You might also have nerves trapped by tendons, cartilage, or other surrounding tissues in the shoulder. Finding where the nerve pain originates is critical to experiencing fast relief so you can get back to living your life.

Additional reading we think you’ll like: Preventing Sports Injuries

Peripheral Nerve Pain Symptoms at Night

Dealing with peripheral nerve pain symptoms can be particularly challenging during the nighttime. When the lights go out, many individuals find their symptoms intensify, leading to a significant impact on sleep quality. Have you ever experienced any of these?

  • Increased pain sensitivity, where even light bed sheets can feel unbearably heavy on the legs or feet.
  • Sudden shocks of pain or burning sensations that disrupt your ability to fall and stay asleep.
  • Restlessness due to discomfort, leading to frequent waking and difficulty returning to sleep.

You know how vital sleep is to your health and happiness. Addressing nighttime symptoms is crucial for overall well-being, as quality sleep is foundational to health and recovery.

Do your nerve pain symptoms indicate that you have peripheral neuropathy?

Common Causes of Peripheral Nerve Pain

Peripheral nerve pain can stem from various conditions. We’ve also thrown in some contributing risk factors because it’s vital to consider where you have the power to lower your risks.

  • Diabetes: This is a leading cause of the most severe cases of neuropathy in the U.S. High blood sugar levels can severely damage nerves, leading to peripheral neuropathy symptoms from diabetes. Nerve pain caused by diabetes is called diabetic neuropathy.
  • Physical injury: Traumas or injuries can directly harm your nerves, resulting in peripheral nerve damage signs and symptoms.
  • Infections: Certain infections can attack your nerves, resulting in pain and swelling.
  • Autoimmune diseases: Some autoimmune diseases attack the nerve’s protective sheath, exposing it.
  • Nerve entrapment: The nerve becomes trapped inside a narrowed or irregular bodily structure, often in the spine. Poor posture, compounding spinal micro-injuries, weakening spinal discs (backbone cushions), bad lifting form, and even over-exercise can lead to these trapped nerves.
  • Sedentary Lifestyle: Prolonged sitting can weaken the blood vessels in the legs, leading to insufficient blood flow. Lack of regular exercise can cause structural compensations, resulting in more nerve entrapment in the spine.
  • Nutritional Deficiencies: B vitamins, in particular, are crucial for nerve health, especially B12, which many people on stricter plant-based diets struggle to get enough of.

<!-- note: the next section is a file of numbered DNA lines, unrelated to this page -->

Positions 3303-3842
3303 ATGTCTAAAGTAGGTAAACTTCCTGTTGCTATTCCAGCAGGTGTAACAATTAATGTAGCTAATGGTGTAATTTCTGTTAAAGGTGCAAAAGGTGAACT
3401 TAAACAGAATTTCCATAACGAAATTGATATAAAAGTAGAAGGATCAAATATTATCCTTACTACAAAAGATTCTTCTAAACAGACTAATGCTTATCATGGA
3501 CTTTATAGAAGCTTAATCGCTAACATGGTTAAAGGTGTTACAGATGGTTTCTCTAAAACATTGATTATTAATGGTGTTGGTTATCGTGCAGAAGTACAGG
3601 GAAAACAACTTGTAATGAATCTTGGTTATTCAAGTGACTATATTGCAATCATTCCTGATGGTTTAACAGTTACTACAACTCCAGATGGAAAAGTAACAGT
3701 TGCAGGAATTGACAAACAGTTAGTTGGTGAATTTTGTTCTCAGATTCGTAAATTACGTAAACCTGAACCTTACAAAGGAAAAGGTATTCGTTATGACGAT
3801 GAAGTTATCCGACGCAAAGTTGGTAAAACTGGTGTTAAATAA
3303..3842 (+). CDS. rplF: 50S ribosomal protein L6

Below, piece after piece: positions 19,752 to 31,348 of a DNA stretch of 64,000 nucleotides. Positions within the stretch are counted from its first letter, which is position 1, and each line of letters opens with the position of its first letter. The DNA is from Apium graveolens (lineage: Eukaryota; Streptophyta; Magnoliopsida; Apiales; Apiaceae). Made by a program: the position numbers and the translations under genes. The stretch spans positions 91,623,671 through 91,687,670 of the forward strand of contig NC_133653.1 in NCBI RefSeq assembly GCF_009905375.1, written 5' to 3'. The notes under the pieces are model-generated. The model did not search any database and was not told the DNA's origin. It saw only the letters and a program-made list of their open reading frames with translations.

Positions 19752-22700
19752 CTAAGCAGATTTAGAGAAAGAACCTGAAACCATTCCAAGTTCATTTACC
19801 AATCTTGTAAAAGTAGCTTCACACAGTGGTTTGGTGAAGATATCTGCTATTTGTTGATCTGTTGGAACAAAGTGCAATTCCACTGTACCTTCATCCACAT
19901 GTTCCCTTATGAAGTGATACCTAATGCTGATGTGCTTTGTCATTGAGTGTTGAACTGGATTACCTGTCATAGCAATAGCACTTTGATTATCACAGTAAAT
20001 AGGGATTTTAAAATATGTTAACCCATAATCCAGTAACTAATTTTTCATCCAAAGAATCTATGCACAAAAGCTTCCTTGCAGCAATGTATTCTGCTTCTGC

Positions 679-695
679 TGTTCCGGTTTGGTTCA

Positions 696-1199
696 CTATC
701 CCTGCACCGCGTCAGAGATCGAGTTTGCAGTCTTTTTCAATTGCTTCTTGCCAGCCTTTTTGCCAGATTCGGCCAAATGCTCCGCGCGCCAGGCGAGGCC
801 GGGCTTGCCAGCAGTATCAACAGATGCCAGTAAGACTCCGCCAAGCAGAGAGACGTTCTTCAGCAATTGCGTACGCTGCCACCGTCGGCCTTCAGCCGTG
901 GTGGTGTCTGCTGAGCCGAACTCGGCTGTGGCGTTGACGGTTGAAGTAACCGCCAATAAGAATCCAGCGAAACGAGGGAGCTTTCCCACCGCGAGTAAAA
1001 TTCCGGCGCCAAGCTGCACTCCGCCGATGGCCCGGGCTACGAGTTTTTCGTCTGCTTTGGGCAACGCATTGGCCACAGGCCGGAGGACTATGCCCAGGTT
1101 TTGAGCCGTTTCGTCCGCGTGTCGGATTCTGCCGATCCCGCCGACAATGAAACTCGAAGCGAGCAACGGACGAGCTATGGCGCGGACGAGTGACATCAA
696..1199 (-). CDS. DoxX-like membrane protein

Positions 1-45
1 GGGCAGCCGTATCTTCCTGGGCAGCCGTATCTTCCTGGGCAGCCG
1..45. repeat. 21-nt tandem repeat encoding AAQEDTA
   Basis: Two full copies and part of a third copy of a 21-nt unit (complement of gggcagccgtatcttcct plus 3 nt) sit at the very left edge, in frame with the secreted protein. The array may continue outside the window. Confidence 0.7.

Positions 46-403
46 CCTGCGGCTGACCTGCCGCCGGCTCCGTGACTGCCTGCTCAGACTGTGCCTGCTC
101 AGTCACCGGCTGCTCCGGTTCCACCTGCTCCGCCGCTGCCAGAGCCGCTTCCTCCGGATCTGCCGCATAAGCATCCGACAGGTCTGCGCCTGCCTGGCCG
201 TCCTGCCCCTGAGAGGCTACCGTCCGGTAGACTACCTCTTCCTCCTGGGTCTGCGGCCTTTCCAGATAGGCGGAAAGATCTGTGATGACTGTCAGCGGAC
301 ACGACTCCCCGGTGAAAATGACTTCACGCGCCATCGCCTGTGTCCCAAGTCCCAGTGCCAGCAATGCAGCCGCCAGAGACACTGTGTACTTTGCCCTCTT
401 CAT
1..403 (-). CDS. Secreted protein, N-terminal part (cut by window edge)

Understanding these signs and potential causes are crucial for seeking timely treatment and preventing further nerve deterioration. Additionally, peripheral neuropathy symptoms and anxiety often go hand-in-hand, as the discomfort and unpredictability of symptoms can lead to a worsening sense of mental well-being.

Would chiropractic of acupuncture do more for your type of nerve pain? Take the quiz to find out.

Treatment Options

While there’s no cure for some types of neuropathy, there are treatments available that can help manage symptoms. Interventions can significantly reduce pain and the symptoms’ impacts on daily life. Peripheral neuropathy pain treatment often includes:

  • Medications to relieve pain (over-the-counter and/or prescriptions)
  • Therapies like physical therapy, chiropractic adjustments, or acupuncture
  • Lifestyle changes to manage underlying conditions and improve vascular and neuromuscular health, like exercise plans, nutrition, and regular visits to your chiropractor for re-assessment and ongoing care
  • Functional assessments and improvement plans. This might include learning better form when lifting heavy objects, working out at the gym, or performing repetitive work tasks.

The chiropractors at Truspine believe in the value of education. They will take time to show you how to improve your form during daily activities to reduce pain and worsening symptoms.

Is Neuropathy Reversible?

It can be. And even when it’s not, you absolutely can slow its progression to lessen pain, reduce pain medicine dependence, and maintain your ability to function and perform daily activities longer.

When Is Nerve Pain Reversible

  • Early Detection: If neuropathy is caught early, and the cause is something that can be treated or managed (like nutritional deficiencies, certain medications, or prolonged sitting), there’s a chance to halt or even reverse nerve damage when you take action as soon as you start feeling those tingles.
  • Controlling or Reversing Underlying Conditions: In cases where neuropathy is caused by manageable conditions such as diabetes or thyroid disorders, effectively controlling these conditions can potentially stabilize or improve nerve function. Even some autoimmune conditions can be managed to reduce their damage to nerves.

When Neuropathy May Not Be Reversible